• Demonstrate increased awareness and knowledge of child protection and safeguarding
  • Demonstrate knowledge of normal values for adults and an appreciation of how these are different both in childhood and in older age.
  • Recognise physiological deterioration and know when to refer to a senior emergency medical team.

Practical skills

  • Demonstrate the ability to apply history taking skills in difficult groups, for example paediatrics, mental health and patients with learning difficulties.
  • Demonstrate the ability to record accurately the history taken.
  • Demonstrate the ability to utilise the Summary Care Record (SCR) in the ED, as part of the Medicines Reconciliation process.
  • Demonstrate the ability to measure vital signs by commonly available methods (both high- and low- tech).
  • Demonstrate the ability to recognise abnormal physiology (by vital signs), understand the causes of this and measures to correct these.
  • Understand the need for, the performance of and demonstrate the ability to undertake an appropriate clinical examination for a range of body systems that include cardiovascular, respiratory, neurological, abdominal, musculoskeletal and ENT.
  • Demonstrate the ability to record accurately findings from physical examination.
  • Demonstrate the basic ability in eliciting and interpreting clinical signs.
  • Understand the basis for both positive and negative clinical signs
  • Recognise own limitations and to refer/discuss appropriately.
  • Demonstrate the ability to recognise the potential signs of abuse in vulnerable patients and know what to do with this suspicion.
  • Demonstrate the ability to recognise the signs of infection in patients, particularly sepsis.
  • Demonstrate the ability to recognise when adjunctive tests (eg PEFR, fundoscopy etc) are needed and to either perform these or refer to colleagues.
  • Demonstrate the ability to propose a basic differential diagnosis.
  • Demonstrate the ability to suggest tests to refine differential diagnosis.
  • Recognise where to find and how to use expert advice, clinical guidelines and medical evidence.
  • Demonstrate the ability to suggest preference in treatment based on best available medical evidence.
  • Demonstrate the ability to understand the appropriate use of and interpretation of basic statistical tests, eg Chest X-rays, ECGs and ABGs.
  • Understand the principles of Venepuncture and apply safely when managing patients eg for taking blood samples for clinical samples and blood cultures.
  • Understand the principles of Immunisation for commonly used vaccines in the Emergency Department and be able to administer these vaccines safely.
  • Advise in the preparation of commonly used parenteral medicines in the Emergency Department, including physically reconstituting if required.
  • Administer Basic Life Support.

Transferable skills and personal qualities

  • Identify individual learning needs and develop strategies to meet those needs.
  • Learn effectively for the purpose of continuing professional development and in a wider context throughout their career.
  • Evaluate own academic and personal progression.
  • Critically reflect on practice and how it can be enhanced and developed through learning by experience.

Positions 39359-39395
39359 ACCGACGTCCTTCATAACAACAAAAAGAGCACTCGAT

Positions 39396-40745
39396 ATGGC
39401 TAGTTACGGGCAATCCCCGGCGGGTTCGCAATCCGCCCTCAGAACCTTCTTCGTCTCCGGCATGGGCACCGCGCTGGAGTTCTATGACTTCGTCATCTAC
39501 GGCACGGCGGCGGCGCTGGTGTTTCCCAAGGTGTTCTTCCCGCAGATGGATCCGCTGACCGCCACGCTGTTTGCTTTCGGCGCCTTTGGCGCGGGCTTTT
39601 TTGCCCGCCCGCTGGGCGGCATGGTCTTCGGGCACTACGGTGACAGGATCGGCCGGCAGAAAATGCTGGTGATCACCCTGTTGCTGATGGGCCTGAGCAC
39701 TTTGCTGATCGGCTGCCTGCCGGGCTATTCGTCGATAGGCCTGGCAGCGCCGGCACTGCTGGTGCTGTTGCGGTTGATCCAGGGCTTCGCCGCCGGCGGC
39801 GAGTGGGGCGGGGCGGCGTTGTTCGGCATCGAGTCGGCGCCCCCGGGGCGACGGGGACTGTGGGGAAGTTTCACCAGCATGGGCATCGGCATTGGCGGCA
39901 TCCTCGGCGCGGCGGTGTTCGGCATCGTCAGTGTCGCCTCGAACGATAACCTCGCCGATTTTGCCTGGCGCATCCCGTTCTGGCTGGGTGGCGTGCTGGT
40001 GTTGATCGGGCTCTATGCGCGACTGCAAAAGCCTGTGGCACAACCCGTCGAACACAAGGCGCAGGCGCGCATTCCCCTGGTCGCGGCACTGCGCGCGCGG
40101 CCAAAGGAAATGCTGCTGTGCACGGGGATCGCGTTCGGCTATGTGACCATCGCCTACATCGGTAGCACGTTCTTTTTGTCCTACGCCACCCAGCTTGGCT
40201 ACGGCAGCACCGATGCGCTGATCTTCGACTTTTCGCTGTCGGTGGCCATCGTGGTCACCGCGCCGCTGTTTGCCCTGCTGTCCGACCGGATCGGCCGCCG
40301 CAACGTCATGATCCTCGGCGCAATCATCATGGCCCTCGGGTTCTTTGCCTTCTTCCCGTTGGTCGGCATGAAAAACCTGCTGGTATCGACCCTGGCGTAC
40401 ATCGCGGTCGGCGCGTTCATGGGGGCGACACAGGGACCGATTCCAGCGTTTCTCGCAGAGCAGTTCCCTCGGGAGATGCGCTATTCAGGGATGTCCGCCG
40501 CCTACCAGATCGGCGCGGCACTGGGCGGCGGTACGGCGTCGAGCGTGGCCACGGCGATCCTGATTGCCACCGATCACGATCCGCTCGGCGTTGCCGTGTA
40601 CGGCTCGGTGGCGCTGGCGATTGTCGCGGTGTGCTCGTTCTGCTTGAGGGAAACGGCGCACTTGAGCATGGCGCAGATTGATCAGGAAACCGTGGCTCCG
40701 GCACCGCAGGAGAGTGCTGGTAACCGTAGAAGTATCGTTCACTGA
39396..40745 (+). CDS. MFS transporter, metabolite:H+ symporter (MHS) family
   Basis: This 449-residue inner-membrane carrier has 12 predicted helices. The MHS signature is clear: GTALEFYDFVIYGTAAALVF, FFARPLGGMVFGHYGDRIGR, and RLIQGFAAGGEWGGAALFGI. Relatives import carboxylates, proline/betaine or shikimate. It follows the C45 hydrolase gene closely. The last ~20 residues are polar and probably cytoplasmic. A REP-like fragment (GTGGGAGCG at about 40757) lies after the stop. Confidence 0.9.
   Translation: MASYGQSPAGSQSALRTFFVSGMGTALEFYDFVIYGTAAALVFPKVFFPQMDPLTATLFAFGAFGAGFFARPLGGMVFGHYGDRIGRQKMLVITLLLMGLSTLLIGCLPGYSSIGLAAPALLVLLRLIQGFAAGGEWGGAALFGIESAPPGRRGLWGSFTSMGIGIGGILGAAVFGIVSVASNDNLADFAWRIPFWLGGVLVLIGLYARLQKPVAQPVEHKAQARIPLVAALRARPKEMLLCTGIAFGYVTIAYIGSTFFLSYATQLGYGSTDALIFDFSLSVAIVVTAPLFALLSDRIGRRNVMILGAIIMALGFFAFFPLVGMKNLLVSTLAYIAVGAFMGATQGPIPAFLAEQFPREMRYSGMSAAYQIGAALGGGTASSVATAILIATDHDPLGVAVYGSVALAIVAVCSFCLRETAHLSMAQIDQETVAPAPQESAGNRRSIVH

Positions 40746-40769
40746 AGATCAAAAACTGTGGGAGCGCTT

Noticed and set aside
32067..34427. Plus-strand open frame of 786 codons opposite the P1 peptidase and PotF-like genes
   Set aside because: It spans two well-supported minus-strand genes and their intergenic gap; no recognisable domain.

• Manage change effectively and respond to changing demands.

Assessment methods

OSCE examination

Length: 90 minutes

How and when feedback is provided: Feedback will be given within 15 days as per University policy



1 x Reflective Case (as part of Advanced Clinical Skills Practice Portfolio relating to time in practice)

Length: 1 x 2000 word reflective case, as part of Advanced Clinical Skills Practice Portfolio

How and when feedback is provided: Written feedback will be given within 15 days after submission as per University policy

Weighting: Pass/Fail


“Sign off” by ED or Acute Medicine consultant to confirm satisfactory completion of total 60 hours of practice based learning as part of the reflective portfolio relating to time in practice.

(If undertaking the Advanced Clinical Skills Course this is part of the 113 hours of practice-based learning as part of Advanced Clinical Skills reflective portfolio relating to time in practice).

Weighting: Pass/Fail

Feedback methods

Feedback will be given after the exam board.

Written feedback will be given within on assignments 15 days after submission as per University policy.

Recommended reading

Thomas J and Monaghan T editors. Oxford Handbook of Clinical Examination and Practical Skills. 2nd ed. (2014) Oxford: Oxford University Press

Rawles Z, Griffiths B and Alexander T editors. Physical examination procedures for advanced Nurses and Independent Prescribers: Evidence and Rational. (2009) London: CRC Press

Markovchick VJ, Pons PT and Bakes KM editors. Emergency Medicine Secrets. 5th ed. (2011) St Louis: Elsevier Mosby

Parrillo JE, Dellinger R editors. Critical care medicine principles of diagnosis and management in the adult 3rd ed. (2014) Philadelphia PA: Mosby Elsevier

Vincent JL, Brimiouille S editors. Critical care medicine. (2009) Edinburgh: Churchill Livingstone

Study hours

Scheduled activity hours
eAssessment 50
Practical classes & workshops 30
Work based learning 60
Independent study hours
Independent study 10

Teaching staff

Staff member Role
Jillian Simpson Unit coordinator